Written by Iman Homsi
Trigger Warning: This post depicts chronic illness, negative self-talk and depression. If activated, TILA recommends incorporating healing practices such as moving, walking, running, pushing against a wall, connecting with people who are supportive and empathetic, and taking a break at any time.
What is recovery? Healing? Feeling better? I ask myself these questions as I grapple with the thoughts that furiously run rampant. How do I make it stop? I need it to stop. I look in the mirror and quickly look away, not wanting to settle on any of my features for too long. Never Enough. I sigh while trying to dress my body, I smear products on my face and throw my hair up in a ponytail. My cat trots on my lap while I sit on the bed, contemplating not going to work. Running my fingers through her fur, I give her a little scratch, wondering to myself if she understands how I’m feeling. “Can you tell I’m sad?” I whisper. Fear gripping my chest, wondering if I’m hurting my cat by having big feelings. Is it hard for her to carry my emotions? Is she tired of me always feeling heavy? I give a farewell pat to her head and trudge to the door, wincing at the pain that shoots down my arms. My chronic illness is invisible to others, but I sure do feel it. I can’t do it today. Closing my eyes, I breathe in – one, two, three. Walk outside, you got this.
I walk to my car, wincing as I climb in, my legs getting a jolt of pain and my shoulder going numb. Great… I sigh. I hit traffic, while sitting in my car I realized I left my lunch. My eyes welled up immediately. I can’t do anything right. I don’t have enough money to buy lunch either. I’m not eating today because I’m irresponsible. I breathe in – one, two and breathe out. I shuffle my favorite playlist on Spotify, and I sing at the top of my lungs. My eyes dry and I have a smile on my face after singing one of my favorite songs. (It was MakeDamnSure by Taking Back Sunday, duh!) I pull into the parking lot and mentally prepare myself. You got this, put the mask on. No one will know.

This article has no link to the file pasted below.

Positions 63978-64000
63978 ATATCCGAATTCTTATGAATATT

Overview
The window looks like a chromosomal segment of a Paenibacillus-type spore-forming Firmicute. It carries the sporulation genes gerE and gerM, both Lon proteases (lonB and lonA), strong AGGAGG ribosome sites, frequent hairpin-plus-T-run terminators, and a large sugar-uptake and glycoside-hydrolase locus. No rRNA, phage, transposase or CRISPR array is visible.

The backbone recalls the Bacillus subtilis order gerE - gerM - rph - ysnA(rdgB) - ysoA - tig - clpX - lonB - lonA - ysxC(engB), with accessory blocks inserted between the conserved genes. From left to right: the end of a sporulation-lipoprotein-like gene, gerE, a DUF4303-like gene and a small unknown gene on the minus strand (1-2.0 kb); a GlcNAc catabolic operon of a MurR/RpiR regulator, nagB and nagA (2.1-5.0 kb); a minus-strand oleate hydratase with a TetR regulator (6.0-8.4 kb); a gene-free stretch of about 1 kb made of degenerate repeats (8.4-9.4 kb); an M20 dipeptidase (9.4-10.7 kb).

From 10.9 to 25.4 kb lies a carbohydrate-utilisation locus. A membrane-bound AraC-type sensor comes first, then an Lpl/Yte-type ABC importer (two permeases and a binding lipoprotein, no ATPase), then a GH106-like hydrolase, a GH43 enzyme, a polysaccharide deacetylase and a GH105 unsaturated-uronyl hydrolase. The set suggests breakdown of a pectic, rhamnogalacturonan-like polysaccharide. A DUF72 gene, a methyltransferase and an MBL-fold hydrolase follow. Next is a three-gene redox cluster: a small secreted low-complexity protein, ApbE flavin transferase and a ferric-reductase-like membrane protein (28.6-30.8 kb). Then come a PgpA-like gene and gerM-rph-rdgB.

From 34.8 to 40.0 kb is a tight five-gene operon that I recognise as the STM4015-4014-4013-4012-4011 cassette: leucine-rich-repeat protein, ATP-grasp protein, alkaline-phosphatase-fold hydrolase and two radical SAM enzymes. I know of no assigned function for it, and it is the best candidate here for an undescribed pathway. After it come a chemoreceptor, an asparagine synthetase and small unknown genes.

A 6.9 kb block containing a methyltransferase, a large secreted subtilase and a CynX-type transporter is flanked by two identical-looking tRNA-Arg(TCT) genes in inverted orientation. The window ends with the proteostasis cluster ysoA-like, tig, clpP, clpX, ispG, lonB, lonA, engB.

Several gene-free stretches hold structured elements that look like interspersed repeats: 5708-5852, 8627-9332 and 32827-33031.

Walking into the office I’m greeted by everyone, I have a smile plastered on my face and I immediately start cracking jokes with my team. Hours go by, we are so busy I haven’t even left my desk. My body HURTS, so I make myself walk to the bathroom and settle into a stall. I drop my face in my hands, begging myself not to cry. You need the money, you need the money, just get through the day. It’s fine, you’re fine. I nod to myself and breathe out, before walking back to my desk. (I washed my hands, don’t worry.) On my desk is soup, fries and coffee. I look around and see my coworker smile at me. She whispers, “Feel better.” while turning back to her desk. No one else heard her, and no one else saw behind my mask. My cheeks burn while I sit down to eat and I gulp down my coffee like my life depended on it. That midday chronic fatigue has hit me so I’m grateful for the caffeine boost. At the end of the day, my coworker and I walk to our cars, we both laugh and talk about the day. We are about to split up since we are a few cars away from each other and she turns around to shout, “Hey! You’re doing great.” I smile at her and respond, “Coming from the hardest worker on our team!?” She rolls her eyes while opening her driver side door, “I meant in life, I know how hard it is for you to leave the house.” I feel discomfort flooding my body, but I remind myself that sometimes being seen is uncomfortable. “Thanks.”, I say while smiling. She winks while getting in her car and waves me off, “Always, see you tomorrow!” In the end – she became one of my best friends.
While driving home, I count off the things I did – I got out of bed, fed the cat, got dressed, went to work, socialized at work and now I can go home. A soft smile lingers on my face as I think to myself, You did that today! I couldn’t do even two things on this list last year…
What is recovery? Healing? Feeling better? I don’t know, but I’m starting to think it looks a little something like this.
What does healing look like for you?
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